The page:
A Day in the Life of ....
A Hospice-based Adults Social Worker
I’m Allison and I’m a Social Worker within a hospice for adults approaching the end of life as a result of cancer, motor neurone disease, respiratory disease or in some cases aids/HIV. I am employed by the hospice which is a registered charity but some social workers working in hospices are employed by the local authority. The social worker is an essential part of the multi-disciplinary team at the hospice ensuring that services and interventions take account of the whole person as well as their family whatever that means for them.
My daily routine
My day usually starts by checking on any changes in respect of the in patients and the very many people in the community that we support. I will talk to the nurses on the wards and check my e mails and phone calls for updates as we are often the link between health and social care. I spend 50% of my time in the office/ on the wards accessing support for patients who are to be discharged, providing advice around benefits and providing psycho-social support to patients and their families. The latter can include supporting a parent to make memory boxes for her/his children or sitting in the gardens with a partner of a patient who is struggling to come to terms with his impending death. I also respond to requests from schools for resources that may help in their work with a grieving child.
When out of the office I am supporting patients and their families together as the essential aim is to see whole people living within whole families. I am skilled in family therapy and counselling and this ensures that I provide a systemic approach. I also provide bereavement support to families who have lost a loved one. The combination of skills offered by a specialist palliative care social worker makes a unique contribution to the psychological and social aspects of the multi-disciplinary team. I may also deliver a talk/teaching session to social workers in other settings or to social work students.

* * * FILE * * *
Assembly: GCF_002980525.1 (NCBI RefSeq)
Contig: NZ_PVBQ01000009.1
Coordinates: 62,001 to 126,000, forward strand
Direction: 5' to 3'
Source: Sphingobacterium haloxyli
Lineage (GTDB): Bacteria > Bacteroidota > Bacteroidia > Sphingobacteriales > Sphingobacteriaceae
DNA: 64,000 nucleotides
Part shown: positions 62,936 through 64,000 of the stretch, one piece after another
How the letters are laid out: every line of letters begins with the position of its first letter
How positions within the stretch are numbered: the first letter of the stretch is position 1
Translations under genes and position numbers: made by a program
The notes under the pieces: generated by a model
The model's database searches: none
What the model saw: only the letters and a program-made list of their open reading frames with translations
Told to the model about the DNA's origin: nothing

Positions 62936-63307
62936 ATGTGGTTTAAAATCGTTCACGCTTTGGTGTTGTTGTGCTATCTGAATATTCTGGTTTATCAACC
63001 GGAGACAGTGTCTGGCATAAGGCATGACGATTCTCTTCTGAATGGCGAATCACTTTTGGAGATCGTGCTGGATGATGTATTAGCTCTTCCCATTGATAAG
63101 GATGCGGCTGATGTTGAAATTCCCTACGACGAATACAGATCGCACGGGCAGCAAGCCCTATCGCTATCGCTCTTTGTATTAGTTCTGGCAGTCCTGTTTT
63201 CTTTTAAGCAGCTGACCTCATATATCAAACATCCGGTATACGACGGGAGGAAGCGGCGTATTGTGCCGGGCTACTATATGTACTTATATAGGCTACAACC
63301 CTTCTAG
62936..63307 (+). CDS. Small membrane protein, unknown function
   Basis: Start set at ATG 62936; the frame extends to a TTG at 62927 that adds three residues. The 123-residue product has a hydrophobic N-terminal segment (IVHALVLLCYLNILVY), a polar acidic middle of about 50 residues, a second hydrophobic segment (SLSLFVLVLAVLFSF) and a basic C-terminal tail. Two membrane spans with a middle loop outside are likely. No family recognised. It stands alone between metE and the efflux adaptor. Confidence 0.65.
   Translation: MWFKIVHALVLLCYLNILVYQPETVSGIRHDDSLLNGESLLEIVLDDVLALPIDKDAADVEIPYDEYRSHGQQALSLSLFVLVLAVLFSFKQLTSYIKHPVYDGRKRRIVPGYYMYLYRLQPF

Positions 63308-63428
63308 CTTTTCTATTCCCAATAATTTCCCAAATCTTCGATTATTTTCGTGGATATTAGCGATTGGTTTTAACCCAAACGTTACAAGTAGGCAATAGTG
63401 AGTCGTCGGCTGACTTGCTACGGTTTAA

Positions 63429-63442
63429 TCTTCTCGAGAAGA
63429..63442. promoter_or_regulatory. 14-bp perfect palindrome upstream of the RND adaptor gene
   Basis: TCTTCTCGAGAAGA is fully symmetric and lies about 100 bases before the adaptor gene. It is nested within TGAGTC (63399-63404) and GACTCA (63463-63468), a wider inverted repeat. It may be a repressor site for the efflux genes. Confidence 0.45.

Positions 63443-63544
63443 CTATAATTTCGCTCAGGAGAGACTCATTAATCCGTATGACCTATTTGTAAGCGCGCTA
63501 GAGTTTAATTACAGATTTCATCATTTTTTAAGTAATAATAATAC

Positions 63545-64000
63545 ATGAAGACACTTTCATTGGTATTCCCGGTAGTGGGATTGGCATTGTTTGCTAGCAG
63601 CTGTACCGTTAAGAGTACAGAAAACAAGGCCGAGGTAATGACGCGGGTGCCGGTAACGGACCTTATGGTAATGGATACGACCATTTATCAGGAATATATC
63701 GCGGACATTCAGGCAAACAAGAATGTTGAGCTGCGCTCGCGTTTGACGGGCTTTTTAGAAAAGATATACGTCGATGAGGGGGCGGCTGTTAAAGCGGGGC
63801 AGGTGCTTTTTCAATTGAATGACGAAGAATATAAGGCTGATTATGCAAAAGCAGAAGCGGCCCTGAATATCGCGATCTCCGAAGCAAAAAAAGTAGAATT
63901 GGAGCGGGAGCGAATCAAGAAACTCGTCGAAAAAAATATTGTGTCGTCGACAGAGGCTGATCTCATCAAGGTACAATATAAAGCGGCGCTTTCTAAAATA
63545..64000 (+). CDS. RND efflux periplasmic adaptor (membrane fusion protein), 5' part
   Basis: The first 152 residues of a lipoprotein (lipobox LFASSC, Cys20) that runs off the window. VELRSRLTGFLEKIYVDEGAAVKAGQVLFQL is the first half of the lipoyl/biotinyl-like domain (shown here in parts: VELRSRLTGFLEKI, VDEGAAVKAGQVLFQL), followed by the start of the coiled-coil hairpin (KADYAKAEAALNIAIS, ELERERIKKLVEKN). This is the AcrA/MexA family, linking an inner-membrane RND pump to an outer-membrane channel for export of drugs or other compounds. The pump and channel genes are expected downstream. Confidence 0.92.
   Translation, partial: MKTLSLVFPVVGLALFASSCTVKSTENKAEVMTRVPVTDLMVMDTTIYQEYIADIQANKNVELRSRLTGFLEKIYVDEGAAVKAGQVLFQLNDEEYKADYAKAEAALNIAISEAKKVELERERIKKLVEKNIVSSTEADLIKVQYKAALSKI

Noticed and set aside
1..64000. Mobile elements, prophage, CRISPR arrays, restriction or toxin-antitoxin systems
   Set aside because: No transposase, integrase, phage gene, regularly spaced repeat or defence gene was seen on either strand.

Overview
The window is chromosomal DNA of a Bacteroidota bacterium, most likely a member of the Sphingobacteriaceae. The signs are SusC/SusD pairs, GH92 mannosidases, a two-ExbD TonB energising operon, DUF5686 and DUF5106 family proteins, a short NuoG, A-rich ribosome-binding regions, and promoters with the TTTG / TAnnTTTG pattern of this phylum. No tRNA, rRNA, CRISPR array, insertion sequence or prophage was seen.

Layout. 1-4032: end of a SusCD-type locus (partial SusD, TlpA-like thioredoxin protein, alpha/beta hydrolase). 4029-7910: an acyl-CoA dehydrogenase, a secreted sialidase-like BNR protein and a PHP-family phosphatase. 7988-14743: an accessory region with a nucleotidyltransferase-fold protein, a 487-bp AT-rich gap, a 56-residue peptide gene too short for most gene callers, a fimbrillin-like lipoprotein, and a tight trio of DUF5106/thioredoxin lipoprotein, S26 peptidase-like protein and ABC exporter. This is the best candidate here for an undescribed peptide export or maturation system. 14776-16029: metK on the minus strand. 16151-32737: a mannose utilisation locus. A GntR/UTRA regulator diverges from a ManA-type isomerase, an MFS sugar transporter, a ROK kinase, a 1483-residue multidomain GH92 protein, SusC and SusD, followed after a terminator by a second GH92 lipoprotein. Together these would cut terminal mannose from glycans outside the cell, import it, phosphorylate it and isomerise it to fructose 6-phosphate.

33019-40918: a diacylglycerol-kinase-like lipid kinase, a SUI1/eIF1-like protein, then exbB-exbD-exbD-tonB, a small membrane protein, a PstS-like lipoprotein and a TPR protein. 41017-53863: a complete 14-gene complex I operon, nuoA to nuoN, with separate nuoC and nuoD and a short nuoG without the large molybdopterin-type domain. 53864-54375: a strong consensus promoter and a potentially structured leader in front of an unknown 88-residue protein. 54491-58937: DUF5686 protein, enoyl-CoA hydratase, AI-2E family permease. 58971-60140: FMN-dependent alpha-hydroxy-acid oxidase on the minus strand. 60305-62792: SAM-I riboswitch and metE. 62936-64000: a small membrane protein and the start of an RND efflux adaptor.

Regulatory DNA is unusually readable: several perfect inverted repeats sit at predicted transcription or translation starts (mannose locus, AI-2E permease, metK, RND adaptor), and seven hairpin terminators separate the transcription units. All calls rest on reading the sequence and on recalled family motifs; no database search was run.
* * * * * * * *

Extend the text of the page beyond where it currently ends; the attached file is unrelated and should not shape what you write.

In addition to support from my manager, I am in a unique position as I receive a lot of support from the multi-disciplinary team and I learn a lot from them. The work can be emotionally draining but there is always someone available to de-brief with. People often say that the work must be very depressing but hospice work is not just about dying it’s about supporting people to live their lives despite the end of life diagnosis. This for me is so rewarding.
What would you say to someone considering this type of social work?
I wouldn’t advise newly qualified social workers to enter this specialist area of the work unless she/he had experienced it as an unqualified worker. It would be best to get a couple of years’ experience in a generic setting first to develop and consolidate knowledge and skills. Undertaking some counselling training before would also be very helpful.
- An Adult Social Care Worker
- An Adoption Social Worker
- An Adult Social Care Team Manager
- A Prisons Senior Practitioner Social Worker
- An Adult Assessment and CDG Social Worker
- A Hospice-based Adults Social Worker
- A Senior Social Work Practitioner (Adults)
- A Supervising Social Worker (Fostering)
- A Student Child in Care Social Worker
- A Social Worker in a Learning and Development Team
- A Rehabilitation Officer for the Visually Impaired